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Aigul Karabalina (center) was a coordinator of an art exhibition that received criticism from anti-feminism groups.

BISHKEK -- A prominent activist in Kyrgyzstan has reported being attacked in Bishkek by unknown assailants against a backdrop of recent protests by anti-feminism groups.

Aigul Karabalina, who was born in neighboring Kazakhstan but lives in Bishkek, said on Facebook on December 27 that two unknown men attacked her late on December 26.

She said she suffered a concussion and bruise under the eye and planned to leave Kyrgyzstan with her child out of concern for their safety.

"I'm scared and I want to leave so I don't endanger my baby," Karabalina wrote.

Karabalina was a coordinator of the 1st Feminnale exhibition of contemporary art that was held at the Gapar Aitiev Arts Museum in Bishkek in late November despite pressure from anti-feminism groups.

'Free The Nipples': Feminist Art Censored In Kyrgyzstan
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WATCH: 'Free The Nipples': Feminist Art Censored In Kyrgyzstan

A performance by a partially dressed Danish activist seeking to draw attention to the plight of sex workers caused a local outcry among conservatives in the Central Asian state of around 6 million people.

Anti-feminism groups met with Culture Minister Azamat Jamankulov on December 2 demanding that he ban similar events in the future.

Museum director Mira Jangaracheva was forced to resign, saying she and subordinates had received death threats.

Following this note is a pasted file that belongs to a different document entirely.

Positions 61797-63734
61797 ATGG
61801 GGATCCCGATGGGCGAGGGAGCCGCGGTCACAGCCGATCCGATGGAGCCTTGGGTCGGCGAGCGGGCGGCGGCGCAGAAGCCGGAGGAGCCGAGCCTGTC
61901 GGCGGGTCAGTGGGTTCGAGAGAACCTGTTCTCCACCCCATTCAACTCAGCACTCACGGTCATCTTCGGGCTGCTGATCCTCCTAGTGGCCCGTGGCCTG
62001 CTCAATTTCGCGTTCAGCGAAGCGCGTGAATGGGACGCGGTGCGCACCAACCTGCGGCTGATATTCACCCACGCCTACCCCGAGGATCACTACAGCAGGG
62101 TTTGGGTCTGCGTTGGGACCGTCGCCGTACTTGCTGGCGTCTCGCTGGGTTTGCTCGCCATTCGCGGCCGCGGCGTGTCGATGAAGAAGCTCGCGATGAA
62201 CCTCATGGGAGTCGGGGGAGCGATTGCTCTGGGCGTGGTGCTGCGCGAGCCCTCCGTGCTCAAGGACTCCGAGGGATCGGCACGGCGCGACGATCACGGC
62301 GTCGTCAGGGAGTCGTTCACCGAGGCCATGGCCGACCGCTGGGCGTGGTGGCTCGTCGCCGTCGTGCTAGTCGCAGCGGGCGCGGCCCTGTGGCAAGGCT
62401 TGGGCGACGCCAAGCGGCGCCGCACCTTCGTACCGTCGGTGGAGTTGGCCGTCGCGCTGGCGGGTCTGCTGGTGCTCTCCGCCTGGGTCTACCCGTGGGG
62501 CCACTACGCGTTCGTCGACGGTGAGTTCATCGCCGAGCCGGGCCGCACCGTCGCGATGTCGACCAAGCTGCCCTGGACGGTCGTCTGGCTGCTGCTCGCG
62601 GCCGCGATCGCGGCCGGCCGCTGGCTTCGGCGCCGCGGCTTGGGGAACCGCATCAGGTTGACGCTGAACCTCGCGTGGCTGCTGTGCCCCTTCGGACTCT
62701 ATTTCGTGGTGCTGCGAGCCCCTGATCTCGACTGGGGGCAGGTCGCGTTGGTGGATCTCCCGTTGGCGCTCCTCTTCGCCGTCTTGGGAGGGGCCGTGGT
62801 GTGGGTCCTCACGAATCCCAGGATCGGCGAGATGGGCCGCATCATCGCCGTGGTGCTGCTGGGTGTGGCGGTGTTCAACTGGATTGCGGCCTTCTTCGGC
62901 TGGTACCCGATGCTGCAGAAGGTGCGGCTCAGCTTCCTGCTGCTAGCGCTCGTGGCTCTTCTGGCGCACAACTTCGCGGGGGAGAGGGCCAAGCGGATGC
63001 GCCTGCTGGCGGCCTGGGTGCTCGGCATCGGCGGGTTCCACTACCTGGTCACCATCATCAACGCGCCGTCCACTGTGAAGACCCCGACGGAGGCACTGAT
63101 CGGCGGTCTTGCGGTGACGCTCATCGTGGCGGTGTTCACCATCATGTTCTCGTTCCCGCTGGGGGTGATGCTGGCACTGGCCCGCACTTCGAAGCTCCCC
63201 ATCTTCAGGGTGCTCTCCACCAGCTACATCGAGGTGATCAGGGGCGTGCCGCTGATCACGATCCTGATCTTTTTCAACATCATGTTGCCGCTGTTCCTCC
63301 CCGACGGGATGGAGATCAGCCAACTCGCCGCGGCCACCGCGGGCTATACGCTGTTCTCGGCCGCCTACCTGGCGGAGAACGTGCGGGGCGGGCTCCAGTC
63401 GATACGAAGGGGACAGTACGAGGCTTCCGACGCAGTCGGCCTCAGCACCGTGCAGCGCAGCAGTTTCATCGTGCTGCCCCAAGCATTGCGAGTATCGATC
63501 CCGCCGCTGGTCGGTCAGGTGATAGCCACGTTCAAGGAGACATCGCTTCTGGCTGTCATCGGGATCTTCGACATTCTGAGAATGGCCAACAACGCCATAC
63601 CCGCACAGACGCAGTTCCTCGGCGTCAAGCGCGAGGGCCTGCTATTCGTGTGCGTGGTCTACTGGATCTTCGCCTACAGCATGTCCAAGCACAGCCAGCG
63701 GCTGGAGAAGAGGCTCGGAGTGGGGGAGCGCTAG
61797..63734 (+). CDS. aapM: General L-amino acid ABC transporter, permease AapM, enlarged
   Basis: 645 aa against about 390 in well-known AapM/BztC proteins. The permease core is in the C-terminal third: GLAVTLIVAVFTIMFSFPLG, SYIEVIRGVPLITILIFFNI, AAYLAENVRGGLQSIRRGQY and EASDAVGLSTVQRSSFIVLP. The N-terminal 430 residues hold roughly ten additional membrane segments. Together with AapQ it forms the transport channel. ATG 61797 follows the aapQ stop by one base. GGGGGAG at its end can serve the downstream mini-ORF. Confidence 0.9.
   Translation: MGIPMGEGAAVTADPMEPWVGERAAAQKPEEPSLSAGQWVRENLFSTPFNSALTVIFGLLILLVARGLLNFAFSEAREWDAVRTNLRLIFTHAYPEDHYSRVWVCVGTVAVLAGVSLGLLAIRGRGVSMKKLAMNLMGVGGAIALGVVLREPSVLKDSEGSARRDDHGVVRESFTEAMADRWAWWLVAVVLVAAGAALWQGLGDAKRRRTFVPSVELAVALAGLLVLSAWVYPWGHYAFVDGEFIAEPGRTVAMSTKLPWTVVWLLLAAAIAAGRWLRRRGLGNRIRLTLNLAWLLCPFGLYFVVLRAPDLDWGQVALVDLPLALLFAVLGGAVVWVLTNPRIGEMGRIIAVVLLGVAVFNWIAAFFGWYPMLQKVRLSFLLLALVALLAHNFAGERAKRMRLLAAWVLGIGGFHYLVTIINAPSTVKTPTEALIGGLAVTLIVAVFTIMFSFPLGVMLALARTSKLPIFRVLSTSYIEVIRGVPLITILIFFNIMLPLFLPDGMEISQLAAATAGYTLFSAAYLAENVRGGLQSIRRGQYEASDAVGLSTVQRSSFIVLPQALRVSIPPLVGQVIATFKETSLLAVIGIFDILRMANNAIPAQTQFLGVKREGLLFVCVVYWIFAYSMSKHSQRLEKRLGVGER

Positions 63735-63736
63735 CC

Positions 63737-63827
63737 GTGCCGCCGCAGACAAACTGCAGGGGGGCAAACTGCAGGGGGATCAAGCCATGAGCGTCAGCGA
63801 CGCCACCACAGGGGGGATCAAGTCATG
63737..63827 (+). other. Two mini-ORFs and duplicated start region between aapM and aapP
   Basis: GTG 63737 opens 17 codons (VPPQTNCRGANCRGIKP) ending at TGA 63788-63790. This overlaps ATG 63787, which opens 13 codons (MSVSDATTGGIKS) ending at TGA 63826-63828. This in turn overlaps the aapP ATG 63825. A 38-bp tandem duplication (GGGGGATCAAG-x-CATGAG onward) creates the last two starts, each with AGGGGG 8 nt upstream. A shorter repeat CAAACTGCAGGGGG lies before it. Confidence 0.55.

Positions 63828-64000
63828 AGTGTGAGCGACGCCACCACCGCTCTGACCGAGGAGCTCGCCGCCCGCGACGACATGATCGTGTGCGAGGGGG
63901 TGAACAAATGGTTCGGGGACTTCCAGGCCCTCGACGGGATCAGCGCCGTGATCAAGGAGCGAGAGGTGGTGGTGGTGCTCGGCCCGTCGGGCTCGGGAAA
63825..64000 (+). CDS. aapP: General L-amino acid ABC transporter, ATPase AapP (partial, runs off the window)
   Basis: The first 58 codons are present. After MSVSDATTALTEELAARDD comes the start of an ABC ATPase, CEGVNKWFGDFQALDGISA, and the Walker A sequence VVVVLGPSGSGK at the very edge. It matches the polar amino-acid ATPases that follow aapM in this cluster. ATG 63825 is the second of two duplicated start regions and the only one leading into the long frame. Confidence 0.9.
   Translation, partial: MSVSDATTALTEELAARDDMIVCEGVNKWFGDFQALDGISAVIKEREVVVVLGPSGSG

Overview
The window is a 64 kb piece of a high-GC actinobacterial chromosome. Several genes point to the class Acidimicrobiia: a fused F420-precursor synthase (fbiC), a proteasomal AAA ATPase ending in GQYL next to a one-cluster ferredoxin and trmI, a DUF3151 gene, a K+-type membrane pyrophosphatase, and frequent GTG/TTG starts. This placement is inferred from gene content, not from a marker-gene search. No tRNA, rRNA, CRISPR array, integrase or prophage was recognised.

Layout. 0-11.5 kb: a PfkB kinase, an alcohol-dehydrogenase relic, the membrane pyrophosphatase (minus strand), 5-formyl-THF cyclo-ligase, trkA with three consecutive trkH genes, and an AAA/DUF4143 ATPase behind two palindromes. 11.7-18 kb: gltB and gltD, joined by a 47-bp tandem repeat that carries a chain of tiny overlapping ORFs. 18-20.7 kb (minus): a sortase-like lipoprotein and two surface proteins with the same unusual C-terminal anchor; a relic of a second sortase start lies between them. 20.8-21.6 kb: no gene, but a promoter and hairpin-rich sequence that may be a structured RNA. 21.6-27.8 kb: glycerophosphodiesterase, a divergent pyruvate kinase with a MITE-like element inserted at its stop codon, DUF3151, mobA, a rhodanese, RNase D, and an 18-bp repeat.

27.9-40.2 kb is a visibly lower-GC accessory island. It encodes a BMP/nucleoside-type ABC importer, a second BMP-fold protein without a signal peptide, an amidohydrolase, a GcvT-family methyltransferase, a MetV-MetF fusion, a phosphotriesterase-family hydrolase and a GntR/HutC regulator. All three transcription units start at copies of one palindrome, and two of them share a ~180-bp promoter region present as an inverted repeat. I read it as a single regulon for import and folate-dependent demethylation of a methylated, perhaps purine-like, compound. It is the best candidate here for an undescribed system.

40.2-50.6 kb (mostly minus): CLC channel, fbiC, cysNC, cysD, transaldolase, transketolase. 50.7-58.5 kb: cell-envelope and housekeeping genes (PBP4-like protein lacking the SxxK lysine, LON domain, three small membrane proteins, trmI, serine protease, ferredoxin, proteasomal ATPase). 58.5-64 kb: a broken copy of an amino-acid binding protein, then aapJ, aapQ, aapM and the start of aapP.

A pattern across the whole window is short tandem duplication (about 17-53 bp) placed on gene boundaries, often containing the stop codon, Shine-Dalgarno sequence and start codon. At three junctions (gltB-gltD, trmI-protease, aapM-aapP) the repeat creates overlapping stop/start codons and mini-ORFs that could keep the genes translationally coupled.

Anti-feminism groups also held a public event called The Certain Route, seeking to "preserve" what they described as "national roots and culture."

They publicly condemned the Feminnale and placed posters on Bishkek public transportation that read, "Nation Is Above Law," "You Can Divorce, But Do Not Separate From Nation," and "Do Not Strip, It's Shameful!"

Kylie Moore-Gilbert (left) and Fariba Adelkhah are locked up in Tehran's notorious Evin prison.

Two academics imprisoned in Tehran's notorious Evin prison have begun hunger strikes to call for the release of all researchers and political prisoners in Iran who have been "unjustly imprisoned on trumped-up charges."

Iranian-born French researcher Fariba Adelkhah and Australian university lecturer Kylie Moore-Gilbert reportedly began refusing food on December 24.

Their protests were reported by the New York-based Center For Human Rights In Iran and Sciences Po's research center CERI, where Adelkhah works.

CERI quoted an open letter by the two women as saying that they had been subjected "to psychological torture and numerous violations of our basic human rights."

AFP reported on December 27 that France had summoned Iran's ambassador over the "intolerable" detention of the academics, citing the Foreign Ministry.

The ministry said it had expressed "grave concern" and the ambassador "was reminded of France's demand that Fariba Adelkhah and Roland Marchal are released without delay and that the Iranian authorities show total transparency over their situation."

Adelkhah, an anthropologist who has authored several books on Iran, was reportedly detained in June on espionage charges.

Another researcher from Sciences Po in Paris, Roland Marchal, is also incarcerated in Iran.

Moore-Gilbert, a University of Melbourne Middle East scholar, has been in Iranian custody since October 2018. She was sentenced to 10 years in jail for espionage.

Iran has arrested dozens of dual nationals in recent years on espionage charges that they and their governments say are groundless.

Iranian authorities have not provided any solid evidence to back their claims.

Based on reporting by AFP, AP, and dpa

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"Watchdog" is a blog with a singular mission -- to monitor the latest developments concerning human rights, civil society, and press freedom. We'll pay particular attention to reports concerning countries in RFE/RL's broadcast region.

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